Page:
On January 27, the Congressional Budget Office (CBO) issued a report studying the effects of the proposed budget cuts and found, as a January 30 New York Times article noted, that the proposed Medicaid budget cuts would mean that "[m]illions of low-income people would have to pay more for health care under a bill worked out by Congress, and some of them would forgo care or drop out of Medicaid because of the higher co-payments and premiums." According to the CBO: "In response to the new premiums, some beneficiaries would not apply for Medicaid, would leave the program or would become ineligible due to nonpayment. CBO estimates that about 45,000 enrollees would lose coverage in fiscal year 2010 and that 65,000 would lose coverage in fiscal year 2015 because of the imposition of premiums. About 60 percent of those losing coverage would be children."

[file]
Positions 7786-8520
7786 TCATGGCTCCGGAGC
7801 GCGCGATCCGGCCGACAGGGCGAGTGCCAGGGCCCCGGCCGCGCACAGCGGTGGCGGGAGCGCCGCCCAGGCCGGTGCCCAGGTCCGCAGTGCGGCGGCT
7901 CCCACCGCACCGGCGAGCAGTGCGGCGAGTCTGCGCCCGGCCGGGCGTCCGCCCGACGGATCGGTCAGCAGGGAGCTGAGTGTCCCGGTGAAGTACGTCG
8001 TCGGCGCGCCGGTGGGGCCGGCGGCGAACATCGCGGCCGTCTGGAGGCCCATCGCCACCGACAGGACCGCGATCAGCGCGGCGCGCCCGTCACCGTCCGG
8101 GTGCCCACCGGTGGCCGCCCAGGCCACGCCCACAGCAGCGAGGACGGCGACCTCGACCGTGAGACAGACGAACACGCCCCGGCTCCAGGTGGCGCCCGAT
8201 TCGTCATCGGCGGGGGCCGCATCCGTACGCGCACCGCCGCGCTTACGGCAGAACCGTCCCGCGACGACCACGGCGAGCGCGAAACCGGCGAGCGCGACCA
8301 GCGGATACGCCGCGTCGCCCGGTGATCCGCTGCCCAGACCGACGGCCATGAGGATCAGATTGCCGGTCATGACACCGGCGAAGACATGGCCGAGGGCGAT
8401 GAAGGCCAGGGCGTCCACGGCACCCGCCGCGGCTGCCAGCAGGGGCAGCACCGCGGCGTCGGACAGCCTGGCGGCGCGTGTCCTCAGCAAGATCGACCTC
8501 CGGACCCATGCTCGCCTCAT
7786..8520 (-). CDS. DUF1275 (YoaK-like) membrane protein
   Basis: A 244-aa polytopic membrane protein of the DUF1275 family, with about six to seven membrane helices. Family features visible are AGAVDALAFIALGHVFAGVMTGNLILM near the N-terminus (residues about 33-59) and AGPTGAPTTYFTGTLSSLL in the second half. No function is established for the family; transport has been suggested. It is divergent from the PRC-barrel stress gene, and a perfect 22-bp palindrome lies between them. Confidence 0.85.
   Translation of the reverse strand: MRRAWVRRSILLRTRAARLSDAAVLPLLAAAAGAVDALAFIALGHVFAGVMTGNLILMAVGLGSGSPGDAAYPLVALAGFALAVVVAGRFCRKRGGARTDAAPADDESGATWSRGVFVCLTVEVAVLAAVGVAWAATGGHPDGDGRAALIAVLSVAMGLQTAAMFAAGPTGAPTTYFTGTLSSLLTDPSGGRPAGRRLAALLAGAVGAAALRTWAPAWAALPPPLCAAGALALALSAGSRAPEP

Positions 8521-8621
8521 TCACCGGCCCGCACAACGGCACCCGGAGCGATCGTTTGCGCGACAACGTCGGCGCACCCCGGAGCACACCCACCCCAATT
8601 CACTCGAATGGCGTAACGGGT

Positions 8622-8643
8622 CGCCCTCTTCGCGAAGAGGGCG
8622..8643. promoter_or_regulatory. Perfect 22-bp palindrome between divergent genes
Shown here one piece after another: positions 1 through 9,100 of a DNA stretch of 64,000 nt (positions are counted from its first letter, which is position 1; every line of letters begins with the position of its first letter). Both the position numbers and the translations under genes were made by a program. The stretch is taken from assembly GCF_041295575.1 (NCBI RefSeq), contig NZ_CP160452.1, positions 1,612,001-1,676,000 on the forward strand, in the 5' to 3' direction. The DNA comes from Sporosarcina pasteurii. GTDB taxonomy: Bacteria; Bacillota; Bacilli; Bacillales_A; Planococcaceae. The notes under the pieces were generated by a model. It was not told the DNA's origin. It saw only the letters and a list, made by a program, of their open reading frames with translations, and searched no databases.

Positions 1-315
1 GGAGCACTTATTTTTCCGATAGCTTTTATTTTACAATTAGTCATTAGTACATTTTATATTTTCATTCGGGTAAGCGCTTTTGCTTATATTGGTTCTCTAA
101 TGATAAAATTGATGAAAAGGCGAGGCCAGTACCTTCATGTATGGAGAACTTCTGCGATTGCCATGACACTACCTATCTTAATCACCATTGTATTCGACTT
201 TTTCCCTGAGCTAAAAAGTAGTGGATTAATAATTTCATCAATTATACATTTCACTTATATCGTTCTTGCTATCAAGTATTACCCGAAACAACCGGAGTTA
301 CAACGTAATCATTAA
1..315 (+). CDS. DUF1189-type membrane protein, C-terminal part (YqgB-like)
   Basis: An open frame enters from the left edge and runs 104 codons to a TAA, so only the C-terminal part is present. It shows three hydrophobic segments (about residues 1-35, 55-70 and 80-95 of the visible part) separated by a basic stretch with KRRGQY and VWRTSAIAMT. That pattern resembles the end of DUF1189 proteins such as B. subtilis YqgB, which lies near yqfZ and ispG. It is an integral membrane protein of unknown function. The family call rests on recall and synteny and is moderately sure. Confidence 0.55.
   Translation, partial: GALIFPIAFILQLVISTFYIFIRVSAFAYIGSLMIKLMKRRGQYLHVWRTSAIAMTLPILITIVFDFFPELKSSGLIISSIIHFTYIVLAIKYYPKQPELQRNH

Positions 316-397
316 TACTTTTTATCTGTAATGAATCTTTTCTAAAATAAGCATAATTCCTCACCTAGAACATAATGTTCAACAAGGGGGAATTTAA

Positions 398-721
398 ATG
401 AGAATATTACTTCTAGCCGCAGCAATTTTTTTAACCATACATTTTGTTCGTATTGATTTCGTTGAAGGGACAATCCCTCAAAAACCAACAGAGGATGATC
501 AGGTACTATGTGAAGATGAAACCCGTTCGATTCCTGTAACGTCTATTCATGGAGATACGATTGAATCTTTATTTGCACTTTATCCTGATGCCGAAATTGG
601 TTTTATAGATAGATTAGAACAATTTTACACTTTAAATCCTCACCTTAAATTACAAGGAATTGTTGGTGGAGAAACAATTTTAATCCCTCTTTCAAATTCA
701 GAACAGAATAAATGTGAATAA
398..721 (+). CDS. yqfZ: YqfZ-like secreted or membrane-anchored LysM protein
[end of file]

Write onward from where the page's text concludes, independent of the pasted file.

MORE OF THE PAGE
The DRA would also cut funding for student loans by $12.7 billion, mainly by raising interest rates on college loans. According to a December 21, 2005, Boston Globe article, "[t]he bill would cut the amount of loan money guaranteed by the federal government, pushing up interest rates. It would also impose a[n] insurance fee on student loans." The Globe further noted: "Student borrowers would be forced to pay a fixed rate of 6.8 percent on loans, and parents would have an interest rate cap of 8.5 percent, up from 7.9 percent. Further, Pell Grants would remain capped at $4,050 per student per year, despite earlier promises by the Bush administration to raise the cap to $5,100." The National Education Association and several others have called the reductions the "largest cut [in student aid] in history."
From CNN's January 31 special post-State of the Union coverage featuring Situation Room host Wolf Blitzer:
BLITZER: Paul Begala and J.C. Watts are here with us as well. Paul, what do you think of these numbers?